So, now we know.
Now the men with all the power have spoken and kindly informed us that 1) all WE have to do to make positive changes in women’s football is CONVINCE THE MEN what they have to do to help us. If only we’d thought of that earlier, huh?
And 2) that the bonus dispute between the Lionesses and the English Football Association, which rumbled on throughout the build-up to this tournament, was all a storm in a timing-related teacup.
No need to get so riled up about it, ladies. The money was always coming your way — honest.
This sarcasm-laced introduction was brought to you courtesy of FIFA president Gianni Infantino and his 22-minute speech at FIFA’s women’s football convention in Sydney, and the FA’s chief executive Mark Bullingham, speaking to the English press at the Lionesses’ training base in Terrigal, Australia.
Both came just days before the showpiece event in the women’s football calendar: the World Cup final.
Where to start? Let’s go with the man at the top, Infantino, who did actually make some pertinent points in his speech about establishing more professional leagues around the world and the press coverage of the tournament from some sections of the globe. (“It cannot be possible that there were 39 Italian journalists in Qatar, where Italy did not qualify, and zero in New Zealand and Australia, where Italy qualified.”)
But these points lose almost all credibility when they come from the man at the head of a governing body that for so very, very long has undervalued and undermined the women’s game.
And from the individual who said in the same speech: “I say to all the women — and you know I have four daughters, so I have a few at home (laughs) — I say to all the women, that you have the power to change. Pick the right battles. Pick the right fights. You have the power to change. You have the power to convince us men what we have to do and what we don’t have to do. You do it. Just do it. With men, with FIFA, you will find open doors. Just push the doors. They are open.”
So yeah, now we know.
All those years of pushing, not even for equality but for basic rights. All those years of struggle to take steps forward in a world where men make the rules and don’t even consider how they might apply to women. All those years of legal battles and player strikes to try to ensure the voices of female players are heard behind those doors Infantino insists have always been open.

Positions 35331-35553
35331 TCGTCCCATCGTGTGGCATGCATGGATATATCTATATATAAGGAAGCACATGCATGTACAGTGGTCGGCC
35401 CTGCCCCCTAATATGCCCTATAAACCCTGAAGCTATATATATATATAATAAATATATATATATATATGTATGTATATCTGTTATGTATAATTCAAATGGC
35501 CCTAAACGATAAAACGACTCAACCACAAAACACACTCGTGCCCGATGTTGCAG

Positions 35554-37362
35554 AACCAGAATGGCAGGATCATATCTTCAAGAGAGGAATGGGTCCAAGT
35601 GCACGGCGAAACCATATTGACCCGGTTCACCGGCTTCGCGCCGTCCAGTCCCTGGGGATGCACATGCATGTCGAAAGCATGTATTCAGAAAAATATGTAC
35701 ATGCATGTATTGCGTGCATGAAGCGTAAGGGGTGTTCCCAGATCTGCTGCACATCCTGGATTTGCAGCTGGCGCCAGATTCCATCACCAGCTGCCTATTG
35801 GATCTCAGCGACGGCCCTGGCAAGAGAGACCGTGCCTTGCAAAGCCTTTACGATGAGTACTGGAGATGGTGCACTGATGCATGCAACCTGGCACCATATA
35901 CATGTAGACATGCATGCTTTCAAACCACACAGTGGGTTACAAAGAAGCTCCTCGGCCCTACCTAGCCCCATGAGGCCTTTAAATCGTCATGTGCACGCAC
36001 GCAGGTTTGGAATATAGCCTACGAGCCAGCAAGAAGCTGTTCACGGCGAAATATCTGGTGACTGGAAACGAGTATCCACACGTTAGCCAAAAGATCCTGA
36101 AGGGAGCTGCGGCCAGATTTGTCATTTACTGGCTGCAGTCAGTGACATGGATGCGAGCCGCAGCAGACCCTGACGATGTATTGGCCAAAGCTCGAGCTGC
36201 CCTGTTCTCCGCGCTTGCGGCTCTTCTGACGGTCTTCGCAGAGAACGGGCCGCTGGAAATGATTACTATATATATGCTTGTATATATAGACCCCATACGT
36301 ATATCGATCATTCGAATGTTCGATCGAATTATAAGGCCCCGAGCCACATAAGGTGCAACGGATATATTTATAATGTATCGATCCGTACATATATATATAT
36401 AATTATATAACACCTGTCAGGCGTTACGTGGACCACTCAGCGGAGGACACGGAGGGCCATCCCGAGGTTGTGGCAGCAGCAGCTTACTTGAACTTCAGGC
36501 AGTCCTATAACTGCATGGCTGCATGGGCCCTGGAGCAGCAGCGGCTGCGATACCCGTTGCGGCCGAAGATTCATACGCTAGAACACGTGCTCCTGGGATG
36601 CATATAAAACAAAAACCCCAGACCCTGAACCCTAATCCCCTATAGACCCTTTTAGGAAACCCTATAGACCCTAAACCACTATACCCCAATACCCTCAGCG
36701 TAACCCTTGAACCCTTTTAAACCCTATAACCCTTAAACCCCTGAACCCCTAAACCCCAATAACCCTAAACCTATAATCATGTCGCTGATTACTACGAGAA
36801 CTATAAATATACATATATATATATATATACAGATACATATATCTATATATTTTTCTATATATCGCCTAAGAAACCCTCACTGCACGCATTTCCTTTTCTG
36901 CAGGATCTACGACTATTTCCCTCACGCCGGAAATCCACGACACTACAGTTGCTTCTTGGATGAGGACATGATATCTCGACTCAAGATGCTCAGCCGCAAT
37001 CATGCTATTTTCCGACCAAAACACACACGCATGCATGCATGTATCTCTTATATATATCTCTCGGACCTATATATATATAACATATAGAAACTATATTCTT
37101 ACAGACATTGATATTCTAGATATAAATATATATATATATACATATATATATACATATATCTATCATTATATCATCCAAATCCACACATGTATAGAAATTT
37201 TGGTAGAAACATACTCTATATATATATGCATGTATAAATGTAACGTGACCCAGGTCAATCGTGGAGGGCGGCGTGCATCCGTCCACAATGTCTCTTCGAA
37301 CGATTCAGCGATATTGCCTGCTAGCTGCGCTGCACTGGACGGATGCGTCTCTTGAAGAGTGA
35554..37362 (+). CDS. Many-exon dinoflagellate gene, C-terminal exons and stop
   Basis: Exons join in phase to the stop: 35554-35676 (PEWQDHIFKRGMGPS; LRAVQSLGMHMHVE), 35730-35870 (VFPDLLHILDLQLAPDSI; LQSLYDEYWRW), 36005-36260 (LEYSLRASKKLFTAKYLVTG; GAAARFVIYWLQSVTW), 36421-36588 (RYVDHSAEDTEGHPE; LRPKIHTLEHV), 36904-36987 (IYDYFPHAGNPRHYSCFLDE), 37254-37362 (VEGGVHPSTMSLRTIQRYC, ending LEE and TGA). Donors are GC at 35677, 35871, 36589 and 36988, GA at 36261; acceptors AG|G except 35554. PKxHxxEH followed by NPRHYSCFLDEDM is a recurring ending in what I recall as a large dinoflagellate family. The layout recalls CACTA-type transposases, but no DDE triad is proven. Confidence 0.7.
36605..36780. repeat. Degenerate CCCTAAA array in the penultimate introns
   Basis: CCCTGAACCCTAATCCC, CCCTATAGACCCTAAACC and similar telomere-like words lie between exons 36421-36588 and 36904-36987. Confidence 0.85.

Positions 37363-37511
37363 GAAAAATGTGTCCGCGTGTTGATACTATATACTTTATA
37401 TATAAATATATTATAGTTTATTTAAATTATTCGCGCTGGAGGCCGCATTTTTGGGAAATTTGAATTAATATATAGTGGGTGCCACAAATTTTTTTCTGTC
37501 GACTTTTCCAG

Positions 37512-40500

And all we had to do was “pick the right fights”.
Infantino didn’t specify which ones these are but presumably, they are the ones that don’t require FIFA to ensure players receive the earnings they’re owed for representing their nation, or to make sure players are operating in a safe environment, or to treat the women’s game with the same level of respect and consideration that they do the men’s.
All that time we were picking the wrong battles. Silly us.
Talking of battles, the Lionesses thought they were locked in one with the FA over the performance-related payments they will receive from the federation at the end of this tournament. Discussions between the two parties had been going on since last year, with progress on the bonus issue painfully slow, even after Bullingham and head of women’s football Sue Campbell entered the discussions in the weeks leading up to the World Cup.
With the days to England’s first game against Haiti ticking down, the players released a joint statement expressing their disappointment that the issue hadn’t been resolved and saying they were “pausing discussions with full intentions of revisiting them following the tournament”.
From your Lionesses x pic.twitter.com/TMvPaLXwHp
— Millie Bright (@Mdawg1bright) July 18, 2023
So, the players — the ones directly involved in these discussions — clearly felt this was still very much a “live” issue, with plenty left to work through once the World Cup was over.
Not so, though, said Bullingham when he spoke to the media in Australia on Friday. Nothing of the sort, in fact.
Instead, it was all FIFA’s fault. “They were relatively late in announcing the prize money for the tournament,” he said, “and the bonuses always come off that. That meant we didn’t get the chance to finalise the agreement with the players before we came out here.”
If this was the case, surely the FA could, and would, have informed the players not to worry. That their performance-related bonuses were still very much in the planning and that it would iron out the details as soon as the tournament was over.
Instead, the group of players who arrived in Australia were left feeling sure enough of the battle ahead that they were driven to release a strongly worded statement informing the world of their grievances.
At best, Bullingham’s words read like a pretty transparent attempt to dilute the dispute on the eve of the biggest game in England’s history. At worst, they gaslight the Lionesses’ understanding that the FA was sticking hard and fast to its stance.
Either way, it stinks.
On Sunday, Infantino and Bullingham will take their seats to watch two teams in England and Spain who have dedicated as much time and energy to their off-pitch battles as they have to those on the field of play.
For these men to try to belittle, deny and denigrate those exhausting, exasperating fights on the eve of the biggest moment in the teams’ history leaves every woman even more certain of the battles that still lie ahead.
So now, we know.
(Top photo: Justin Setterfield/Getty Images)